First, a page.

Democrats appear to have won four New Jersey House seats on Tuesday that have been under Republican control for a combined 128 years. Republicans are already talking about how to win them back in two years.
If Republicans want to take back the House in two years, they might need to look to New Jersey to pick up seats. One lesson of the current campaign cycle is the need to begin fundraising early. All four winners were in the race by November 2017, some sooner than others.
Three of the freshman Democrats had never run for office before and will face the voters with a two-year voting record in Washington.
It was clear in the most recent campaign cycle that the carpetbagger issue doesn’t work — just something for recruiters to remember.
Two major factors in the next campaign: the presence of Donald Trump at the top of the 2020 Republican ticket, and the redrawing of congressional districts for the 2022 election.
Andy Kim, a former Obama White House staffer, now leads two-term Rep. Tom MacArthur (R-Toms River) by 3,427 votes, with about 6,500 provisional ballots still to be counted. About 60% of those provisional are from Burlington County, where Kim won 59% of the vote. That makes a MacArthur win highly unlikely.
New Jersey’s 3rd district already has 12,178 more Democrats than Republicans, but Trump could still carry the district in two years. He won by six points, 51%-45%, over Hillary Clinton. An October Monmouth University poll had Trump’s job approvals at 49%-49% in the district.
MacArthur could seek a rematch against Kim and would likely clear a Republican field if he wants a shot at reclaiming his seat. Well-liked by the White House, MacArthur may more easily find post-congressional employment satisfaction in the Trump administration.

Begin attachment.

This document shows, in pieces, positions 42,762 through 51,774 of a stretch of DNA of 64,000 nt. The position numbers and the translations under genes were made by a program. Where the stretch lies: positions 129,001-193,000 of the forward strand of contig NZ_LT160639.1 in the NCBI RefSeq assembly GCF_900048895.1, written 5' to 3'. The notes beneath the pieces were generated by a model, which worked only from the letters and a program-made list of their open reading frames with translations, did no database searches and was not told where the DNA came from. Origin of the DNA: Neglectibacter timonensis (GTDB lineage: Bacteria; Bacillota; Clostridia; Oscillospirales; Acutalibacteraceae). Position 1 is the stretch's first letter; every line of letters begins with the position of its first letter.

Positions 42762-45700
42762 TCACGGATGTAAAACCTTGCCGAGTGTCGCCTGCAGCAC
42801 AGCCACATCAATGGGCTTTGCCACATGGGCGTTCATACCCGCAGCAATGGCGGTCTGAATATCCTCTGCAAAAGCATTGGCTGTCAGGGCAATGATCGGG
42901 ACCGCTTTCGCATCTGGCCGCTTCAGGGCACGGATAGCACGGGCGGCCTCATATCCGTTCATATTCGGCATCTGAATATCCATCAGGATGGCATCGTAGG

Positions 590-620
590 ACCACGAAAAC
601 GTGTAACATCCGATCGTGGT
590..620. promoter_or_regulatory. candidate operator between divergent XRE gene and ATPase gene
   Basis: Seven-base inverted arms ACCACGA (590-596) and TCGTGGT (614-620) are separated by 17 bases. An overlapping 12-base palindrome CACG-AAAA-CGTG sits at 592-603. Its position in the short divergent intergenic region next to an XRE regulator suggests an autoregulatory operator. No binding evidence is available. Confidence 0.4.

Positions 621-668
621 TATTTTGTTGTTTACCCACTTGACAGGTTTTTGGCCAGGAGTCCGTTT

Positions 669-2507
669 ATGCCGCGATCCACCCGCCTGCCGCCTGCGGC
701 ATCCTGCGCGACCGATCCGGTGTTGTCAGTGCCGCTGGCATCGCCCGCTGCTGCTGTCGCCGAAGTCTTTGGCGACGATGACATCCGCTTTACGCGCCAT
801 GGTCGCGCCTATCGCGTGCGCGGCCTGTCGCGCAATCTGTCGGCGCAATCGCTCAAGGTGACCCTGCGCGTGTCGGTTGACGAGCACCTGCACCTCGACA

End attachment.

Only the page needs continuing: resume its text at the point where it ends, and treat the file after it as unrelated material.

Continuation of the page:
Possible Republican candidates include: State Sen. Dawn Addiego (R-Evesham); Assemblyman Ryan Peters (R-Hainesport); Burlington County freeholder Kate Gibbs, who lost her seat this week; Assemblyman Gregory McGuckin (R-Toms River); and Al Leiter, a former major league baseball pitcher from Toms River whose name has been mentioned as a potential candidate for more than a decade.
The GOP has run two outside-the-box candidates before: ex-NFL star Runyan, who won the seat in 2010 and gave it up after two terns, and MacArthur, who was the mayor of Randolph in Morris County before heading to Ocean County to seek Runyan’s open seat.
One potentially strong candidate against Kim could be former Lt. Gov. Kim Guadagno, who lives just 24 miles away in Monmouth County. She carried the 3rd district during her 2017 campaign for governor against Phil Murphy. Ocean County Republican Chairman George Gilmore is a close Guadagno ally and while 54% of the general election voters live in Burlington County, 51% of the primary election voters are from Ocean. With a statewide fundraising base, Guadagno is the kind of candidate the National Republican Congressional Committee might like.
Democrat is Rep.-elect Tom Malinowski (D-Rocky Hill), who ousted five-term Rep. Leonard Lance by a narrow 51%-48% margin (5,845 votes) in a district the Democrats last won in 1954.
Republican insiders say their early front-runner is Senate Minority Leader Thomas Kean, Jr. (R-Westfield). He would enter the race with high name recognition and strong fundraising base.
Malinowski’s win puts some pressure on Kean to decide if he wants to go to Washington – he sought the 7th district seat eighteen years ago but lost the Republican primary – or possibly run for governor in three years.
The 7th district has 6,899 more Republicans than Democrats. Hillary Clinton won the 7th by a 48%-47% margin in 2016. An October Monmouth University poll had Trump’s local approvals at an upside-down 46%-51%.
Assembly Minority Leader Jon Bramnick (R-Westfield) is also in the district, but he has shown a reluctance to jump into bids for higher office and would likely be content to see Kean go to Congress to give him a shot at the State Senate seat.
Other potential candidates include: Republican State Chairman Doug Steinhardt; State Sen. Michael Doherty (R-Oxford), who lives in the 5th but represents a large chunk of the 7th in the legislature; Assemblyman Erik Peterson (R-Franklin); Hunterdon County freeholder Matt Holt, whose grandfather, Clifford Case, held the 7th district seat before going to the U.S. Senate; former Roxbury mayor Tim Smith; and Warren County freeholder Jason Sarnoski, who mulled a challenge to Rep. Josh Gottheimer last year.